November 29, 2014

Neo-proprietarians + Conceptual Obfuscation = To What End?

It's been an interesting/bizarre month with respect to the open source/open access ethos [see disclaimer in 1]. The first part of the month saw two events. One was the posthumous birthday of Aaron Schwartz, and the other was a social media kerfuffle that represents part of a more general conservative backlash to net neutrality [2]. More recently, an article in Nature [3] argued that increases in the number of published papers in recent years (partially enabled by open-access publishers), has diluted the quality-control process enforced through peer-review.

What do these three events have in common? They all involve brushes with neo-proprietarianism, or the advocacy of intellectual property (IP) rights through a simple assumption: private ownership/management of IP is always somehow morally superior to open access. This might range from overzealous prosecutors and politicians to earnest, well-meaning scientists. The result is oddly-placed criticism of ideas that are potentially more beneficial to society than to private owners or firms. At times, people with no direct stake in the IP rights defend the claims of rights holders, which seems odd except in the light of neo-propietarianism (or defending the mere idea of ownership rather than its drawbacks and consequences).

In the case of both Aaron Schwartz and the aforementioned Nature article, the issue at hand is open access to scientific articles. The Nature article is well-meaning and raises some good points about how scientists might be compensated for work such as peer review. However, the tone and overall argument is reminiscent of another critique of open access publishing published last year in Science. Furthermore, there are some issues with making a link between publication quantity and the overall quality of the scientific literature. This is particularly true when the argument is made in a Nature article, lest it be interpreted as a conflict of interest [3].

Whether this is simply the act of conflating "the best of the best" with a restrictive paid-access model of publishing or an implicit argument for the infallibility of peer-review elitism is unclear. However, blog posts and data analyses by two biologists (one being Michael Eisen) and a bioinformatician [4, 5, 6] provide a very different (and more nuanced) view of the open-access journal phenomenon. This includes a rebuttal of the argument that the explosion of open-access journals is bad for the quality of the scientific literature and a burden on peer reviewers.

Sometimes quality control is a good thing. This paper was accepted by a so-called "predatory publisher" (maybe you stop bugging me for solicitations to your journal, maybe I won't embarrass you) . In discussions that revolve around publishing "quality" and "prestige", it is common to lump predatory publishers in with all other open-access publishers. Do you need an elite publishing model to prevent things like this from happening? (Answer: a rhetorical "no"). COURTESY: David Mazieres, Eddie Kohler, and Peter Vamplew.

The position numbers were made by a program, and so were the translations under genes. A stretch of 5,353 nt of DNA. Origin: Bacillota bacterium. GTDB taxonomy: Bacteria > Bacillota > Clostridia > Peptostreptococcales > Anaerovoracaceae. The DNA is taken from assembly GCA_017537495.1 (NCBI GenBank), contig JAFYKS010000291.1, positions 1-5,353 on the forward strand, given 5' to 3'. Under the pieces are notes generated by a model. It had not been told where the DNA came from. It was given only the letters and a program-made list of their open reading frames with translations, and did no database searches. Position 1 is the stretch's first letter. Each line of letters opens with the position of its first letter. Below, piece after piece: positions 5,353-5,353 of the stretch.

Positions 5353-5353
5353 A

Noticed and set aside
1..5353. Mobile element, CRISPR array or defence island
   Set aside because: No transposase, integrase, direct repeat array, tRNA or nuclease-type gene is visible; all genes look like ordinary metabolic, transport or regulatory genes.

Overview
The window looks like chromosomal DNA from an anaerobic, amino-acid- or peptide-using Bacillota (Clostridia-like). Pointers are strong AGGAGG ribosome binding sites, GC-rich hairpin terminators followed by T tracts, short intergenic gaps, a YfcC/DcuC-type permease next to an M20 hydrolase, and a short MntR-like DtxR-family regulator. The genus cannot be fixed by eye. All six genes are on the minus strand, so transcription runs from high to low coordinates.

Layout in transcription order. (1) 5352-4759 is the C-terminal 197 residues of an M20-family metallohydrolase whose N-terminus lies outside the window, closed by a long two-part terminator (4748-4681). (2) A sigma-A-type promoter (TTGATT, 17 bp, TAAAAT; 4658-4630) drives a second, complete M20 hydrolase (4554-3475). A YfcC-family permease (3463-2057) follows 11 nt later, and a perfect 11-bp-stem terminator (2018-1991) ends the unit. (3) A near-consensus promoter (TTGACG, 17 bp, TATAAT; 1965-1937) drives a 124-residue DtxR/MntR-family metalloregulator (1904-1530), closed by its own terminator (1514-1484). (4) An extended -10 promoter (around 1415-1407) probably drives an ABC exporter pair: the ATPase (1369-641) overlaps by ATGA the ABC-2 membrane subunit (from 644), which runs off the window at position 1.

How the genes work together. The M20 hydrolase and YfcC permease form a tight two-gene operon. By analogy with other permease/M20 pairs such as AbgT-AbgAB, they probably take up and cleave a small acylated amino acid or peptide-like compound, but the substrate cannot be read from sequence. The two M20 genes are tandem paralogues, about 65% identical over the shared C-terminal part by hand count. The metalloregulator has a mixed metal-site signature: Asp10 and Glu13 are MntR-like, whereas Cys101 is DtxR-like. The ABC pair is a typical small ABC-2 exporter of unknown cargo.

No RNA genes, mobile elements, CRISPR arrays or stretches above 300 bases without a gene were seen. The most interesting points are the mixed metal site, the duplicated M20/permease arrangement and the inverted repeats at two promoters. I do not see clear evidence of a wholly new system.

For more reflection on the life of Aaron Schwartz, see this event hosted by the Electronic Freedom Foundation (EFF) called "Hacking for a Better World". And for some less ideonational views on net neutrality, see the two readings on the subject in [7]. Should November be known henceforth as "Open Information Month". In light of this year's events, perhaps.

[1] For purposes of this post, no finer distinctions will be made between true (e.g. the technical definition of) "open access" and Net Neutrality. Particularly as defined by the current debate, Net Neutrality is not equivalent to "open access".

However, for some recent thinking in this area, please see: Godwin, M.   How Wikipedia Zero will serve and promote network neutrality. Mike Godwin's LinkedIn blog, December 1 (2014).

[2] Pendleton, A. and Lannon, B.   One group dominates the second round of net neutrality comments. Sunlight Foundation, December 16 (2014).

[3] Arns, M.   Open accss is tiring out peer reviewers. Nature, 515, 467 (2014).

[4] Taylor, M.   Open-access megajournals reduce the peer-review burden. Sauropod Vertebra Picture of the Week blog, November 27 (2014).

[5] Eisen, M.   Contrary to what you read in Nature, Open Access has not caused the growth in science publishing. It is NOT Junk blog, November 27 (2014).

[6] Saunders, N.   Growth in free and closed scientific publications 2000-2013. Neil Saunders' Rstudio Notebook, November 28 (2014).

[7] Madrigal, A.C. and LaFrance, A.   Net Neutrality: A Guide to (and History of) a Contested Idea. The Atlantic, April 25 (2014) AND Bergstein, B.   Q&A: Lawrence Lessig. MIT Technology Review, October 27 (2014).

1 comment:

  1. Note my posted comment on :
    "The journal Nature leads in undercutting an accountable peer review system: "All submitted manuscripts are read by the editorial staff. To save time for authors and peer-reviewers, only those papers that seem most likely to meet our editorial criteria are sent for formal review. Those papers judged by the editors to be of insufficient general interest or otherwise inappropriate are rejected promptly without external review (although these decisions may be based on informal advice from specialists in the field)." "